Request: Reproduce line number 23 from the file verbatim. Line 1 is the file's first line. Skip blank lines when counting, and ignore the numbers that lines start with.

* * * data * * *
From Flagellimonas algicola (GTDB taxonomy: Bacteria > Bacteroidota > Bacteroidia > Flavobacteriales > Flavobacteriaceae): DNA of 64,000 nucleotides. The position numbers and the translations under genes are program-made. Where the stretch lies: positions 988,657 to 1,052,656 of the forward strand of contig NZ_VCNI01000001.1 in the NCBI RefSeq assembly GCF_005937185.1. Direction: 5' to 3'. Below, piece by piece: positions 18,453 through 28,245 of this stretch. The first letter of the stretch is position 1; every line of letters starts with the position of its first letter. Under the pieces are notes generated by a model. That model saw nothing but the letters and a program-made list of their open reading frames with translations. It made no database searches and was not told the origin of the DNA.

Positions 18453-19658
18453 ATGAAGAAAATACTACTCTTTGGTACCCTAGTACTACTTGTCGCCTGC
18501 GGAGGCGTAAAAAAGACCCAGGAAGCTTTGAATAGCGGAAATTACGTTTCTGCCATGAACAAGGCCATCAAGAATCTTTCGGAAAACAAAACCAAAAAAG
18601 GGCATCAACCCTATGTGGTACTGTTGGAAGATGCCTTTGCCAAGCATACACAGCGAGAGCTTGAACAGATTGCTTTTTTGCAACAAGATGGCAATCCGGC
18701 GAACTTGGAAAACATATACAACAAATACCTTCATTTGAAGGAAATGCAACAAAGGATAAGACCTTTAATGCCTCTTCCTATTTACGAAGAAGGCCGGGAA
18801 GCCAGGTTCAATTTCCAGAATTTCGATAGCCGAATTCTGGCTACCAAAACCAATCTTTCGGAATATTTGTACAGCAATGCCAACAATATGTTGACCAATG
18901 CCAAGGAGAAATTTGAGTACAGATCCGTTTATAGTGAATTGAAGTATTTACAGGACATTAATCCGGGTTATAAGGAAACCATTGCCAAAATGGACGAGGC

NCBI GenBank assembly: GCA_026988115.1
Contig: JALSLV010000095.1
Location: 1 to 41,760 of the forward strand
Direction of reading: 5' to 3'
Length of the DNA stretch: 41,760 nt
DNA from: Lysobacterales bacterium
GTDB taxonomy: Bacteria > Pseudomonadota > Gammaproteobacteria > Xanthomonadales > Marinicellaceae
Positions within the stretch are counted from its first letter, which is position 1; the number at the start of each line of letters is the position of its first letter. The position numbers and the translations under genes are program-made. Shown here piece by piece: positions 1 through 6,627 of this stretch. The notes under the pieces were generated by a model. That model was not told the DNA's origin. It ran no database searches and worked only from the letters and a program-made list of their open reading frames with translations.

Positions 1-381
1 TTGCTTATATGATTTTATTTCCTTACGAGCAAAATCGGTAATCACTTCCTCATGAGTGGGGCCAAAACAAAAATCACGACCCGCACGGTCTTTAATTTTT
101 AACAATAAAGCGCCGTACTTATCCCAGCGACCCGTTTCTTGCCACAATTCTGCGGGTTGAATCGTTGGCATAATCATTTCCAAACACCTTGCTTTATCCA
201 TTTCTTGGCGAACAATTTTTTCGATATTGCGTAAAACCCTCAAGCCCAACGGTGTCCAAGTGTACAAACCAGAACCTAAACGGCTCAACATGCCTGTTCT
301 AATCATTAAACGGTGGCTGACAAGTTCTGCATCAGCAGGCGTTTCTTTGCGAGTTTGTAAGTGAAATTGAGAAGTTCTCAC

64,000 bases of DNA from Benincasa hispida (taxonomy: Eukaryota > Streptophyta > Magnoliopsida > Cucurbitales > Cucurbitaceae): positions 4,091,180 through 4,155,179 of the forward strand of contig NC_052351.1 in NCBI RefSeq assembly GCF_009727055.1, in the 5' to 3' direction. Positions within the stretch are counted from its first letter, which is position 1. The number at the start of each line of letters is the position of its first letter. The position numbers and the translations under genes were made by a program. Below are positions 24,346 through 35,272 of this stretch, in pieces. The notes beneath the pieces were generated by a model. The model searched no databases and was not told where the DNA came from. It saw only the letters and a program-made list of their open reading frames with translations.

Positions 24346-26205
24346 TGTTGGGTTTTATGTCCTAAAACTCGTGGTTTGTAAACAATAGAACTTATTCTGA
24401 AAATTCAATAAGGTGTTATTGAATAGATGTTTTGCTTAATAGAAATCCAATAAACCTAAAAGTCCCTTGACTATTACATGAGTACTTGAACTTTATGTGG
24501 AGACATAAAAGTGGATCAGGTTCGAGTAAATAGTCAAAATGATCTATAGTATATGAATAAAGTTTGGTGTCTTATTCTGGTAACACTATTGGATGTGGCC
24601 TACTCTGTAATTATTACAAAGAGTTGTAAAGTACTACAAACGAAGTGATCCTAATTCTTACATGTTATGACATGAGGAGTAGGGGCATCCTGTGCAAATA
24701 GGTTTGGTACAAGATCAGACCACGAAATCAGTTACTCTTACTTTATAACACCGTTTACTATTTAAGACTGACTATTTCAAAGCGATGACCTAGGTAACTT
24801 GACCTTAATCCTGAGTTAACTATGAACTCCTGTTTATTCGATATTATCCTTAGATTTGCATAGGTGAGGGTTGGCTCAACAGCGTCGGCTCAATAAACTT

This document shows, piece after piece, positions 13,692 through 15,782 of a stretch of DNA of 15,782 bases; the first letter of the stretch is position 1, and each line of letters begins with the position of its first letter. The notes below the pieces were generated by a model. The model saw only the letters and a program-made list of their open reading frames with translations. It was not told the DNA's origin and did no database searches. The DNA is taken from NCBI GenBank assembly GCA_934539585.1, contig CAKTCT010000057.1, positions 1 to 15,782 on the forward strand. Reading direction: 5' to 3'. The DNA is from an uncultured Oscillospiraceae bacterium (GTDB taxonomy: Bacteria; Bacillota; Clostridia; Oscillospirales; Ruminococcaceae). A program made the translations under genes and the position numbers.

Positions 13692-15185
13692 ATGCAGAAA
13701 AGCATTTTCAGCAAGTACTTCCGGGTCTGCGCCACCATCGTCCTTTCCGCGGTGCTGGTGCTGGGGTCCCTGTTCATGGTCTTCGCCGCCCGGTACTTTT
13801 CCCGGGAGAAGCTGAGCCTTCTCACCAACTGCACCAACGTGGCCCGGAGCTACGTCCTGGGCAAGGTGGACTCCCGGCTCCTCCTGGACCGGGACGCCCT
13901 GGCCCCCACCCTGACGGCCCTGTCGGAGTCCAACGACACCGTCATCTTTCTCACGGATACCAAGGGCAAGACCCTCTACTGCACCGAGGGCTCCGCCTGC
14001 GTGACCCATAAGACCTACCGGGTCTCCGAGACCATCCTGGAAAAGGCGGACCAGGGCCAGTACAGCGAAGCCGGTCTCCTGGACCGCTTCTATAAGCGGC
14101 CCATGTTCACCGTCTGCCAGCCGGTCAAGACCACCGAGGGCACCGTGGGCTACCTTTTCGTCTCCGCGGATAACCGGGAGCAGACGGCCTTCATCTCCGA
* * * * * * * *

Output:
Positions 24346-26205